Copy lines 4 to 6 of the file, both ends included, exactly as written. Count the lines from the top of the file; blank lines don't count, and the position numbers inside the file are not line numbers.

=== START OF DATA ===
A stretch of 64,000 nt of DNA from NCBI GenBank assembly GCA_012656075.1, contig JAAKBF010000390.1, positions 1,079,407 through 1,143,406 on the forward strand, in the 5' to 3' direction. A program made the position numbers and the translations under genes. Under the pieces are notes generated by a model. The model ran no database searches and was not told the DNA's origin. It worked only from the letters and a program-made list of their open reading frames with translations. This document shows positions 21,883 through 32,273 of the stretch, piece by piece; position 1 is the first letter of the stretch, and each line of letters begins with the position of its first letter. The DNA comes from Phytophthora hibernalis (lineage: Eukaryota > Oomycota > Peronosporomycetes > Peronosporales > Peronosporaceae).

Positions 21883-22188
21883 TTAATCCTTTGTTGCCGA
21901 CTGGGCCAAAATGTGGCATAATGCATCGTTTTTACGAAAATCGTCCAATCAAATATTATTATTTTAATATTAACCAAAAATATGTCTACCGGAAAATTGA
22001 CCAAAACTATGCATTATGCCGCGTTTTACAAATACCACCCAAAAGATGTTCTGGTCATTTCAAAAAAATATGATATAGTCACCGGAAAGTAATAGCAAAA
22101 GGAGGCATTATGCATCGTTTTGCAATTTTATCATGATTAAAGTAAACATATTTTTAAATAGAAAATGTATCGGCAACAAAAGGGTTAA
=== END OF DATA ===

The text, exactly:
21901 CTGGGCCAAAATGTGGCATAATGCATCGTTTTTACGAAAATCGTCCAATCAAATATTATTATTTTAATATTAACCAAAAATATGTCTACCGGAAAATTGA
22001 CCAAAACTATGCATTATGCCGCGTTTTACAAATACCACCCAAAAGATGTTCTGGTCATTTCAAAAAAATATGATATAGTCACCGGAAAGTAATAGCAAAA
22101 GGAGGCATTATGCATCGTTTTGCAATTTTATCATGATTAAAGTAAACATATTTTTAAATAGAAAATGTATCGGCAACAAAAGGGTTAA